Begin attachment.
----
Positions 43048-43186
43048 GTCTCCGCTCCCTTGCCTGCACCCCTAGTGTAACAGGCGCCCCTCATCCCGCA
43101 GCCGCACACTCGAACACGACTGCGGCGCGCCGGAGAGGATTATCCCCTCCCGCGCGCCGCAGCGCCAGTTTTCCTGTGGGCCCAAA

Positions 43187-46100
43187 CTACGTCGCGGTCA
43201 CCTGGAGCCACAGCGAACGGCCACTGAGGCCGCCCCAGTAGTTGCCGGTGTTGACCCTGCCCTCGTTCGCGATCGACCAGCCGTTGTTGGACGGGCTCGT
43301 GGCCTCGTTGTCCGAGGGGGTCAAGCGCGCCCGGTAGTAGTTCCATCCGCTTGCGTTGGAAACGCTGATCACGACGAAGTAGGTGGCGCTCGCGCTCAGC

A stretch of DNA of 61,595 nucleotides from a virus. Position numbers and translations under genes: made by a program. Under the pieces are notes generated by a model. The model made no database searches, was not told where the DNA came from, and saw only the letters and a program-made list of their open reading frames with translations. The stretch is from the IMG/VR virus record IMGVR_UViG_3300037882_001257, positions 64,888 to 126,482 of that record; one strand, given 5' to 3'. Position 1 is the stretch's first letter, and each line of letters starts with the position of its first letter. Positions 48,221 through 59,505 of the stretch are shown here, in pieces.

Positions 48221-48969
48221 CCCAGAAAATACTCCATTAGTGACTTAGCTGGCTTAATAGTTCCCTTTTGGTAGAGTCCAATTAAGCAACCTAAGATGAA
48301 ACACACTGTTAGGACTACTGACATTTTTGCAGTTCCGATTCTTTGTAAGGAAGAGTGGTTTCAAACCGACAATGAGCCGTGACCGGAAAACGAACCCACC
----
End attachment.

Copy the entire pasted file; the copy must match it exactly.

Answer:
Positions 43048-43186
43048 GTCTCCGCTCCCTTGCCTGCACCCCTAGTGTAACAGGCGCCCCTCATCCCGCA
43101 GCCGCACACTCGAACACGACTGCGGCGCGCCGGAGAGGATTATCCCCTCCCGCGCGCCGCAGCGCCAGTTTTCCTGTGGGCCCAAA

Positions 43187-46100
43187 CTACGTCGCGGTCA
43201 CCTGGAGCCACAGCGAACGGCCACTGAGGCCGCCCCAGTAGTTGCCGGTGTTGACCCTGCCCTCGTTCGCGATCGACCAGCCGTTGTTGGACGGGCTCGT
43301 GGCCTCGTTGTCCGAGGGGGTCAAGCGCGCCCGGTAGTAGTTCCATCCGCTTGCGTTGGAAACGCTGATCACGACGAAGTAGGTGGCGCTCGCGCTCAGC

A stretch of DNA of 61,595 nucleotides from a virus. Position numbers and translations under genes: made by a program. Under the pieces are notes generated by a model. The model made no database searches, was not told where the DNA came from, and saw only the letters and a program-made list of their open reading frames with translations. The stretch is from the IMG/VR virus record IMGVR_UViG_3300037882_001257, positions 64,888 to 126,482 of that record; one strand, given 5' to 3'. Position 1 is the stretch's first letter, and each line of letters starts with the position of its first letter. Positions 48,221 through 59,505 of the stretch are shown here, in pieces.

Positions 48221-48969
48221 CCCAGAAAATACTCCATTAGTGACTTAGCTGGCTTAATAGTTCCCTTTTGGTAGAGTCCAATTAAGCAACCTAAGATGAA
48301 ACACACTGTTAGGACTACTGACATTTTTGCAGTTCCGATTCTTTGTAAGGAAGAGTGGTTTCAAACCGACAATGAGCCGTGACCGGAAAACGAACCCACC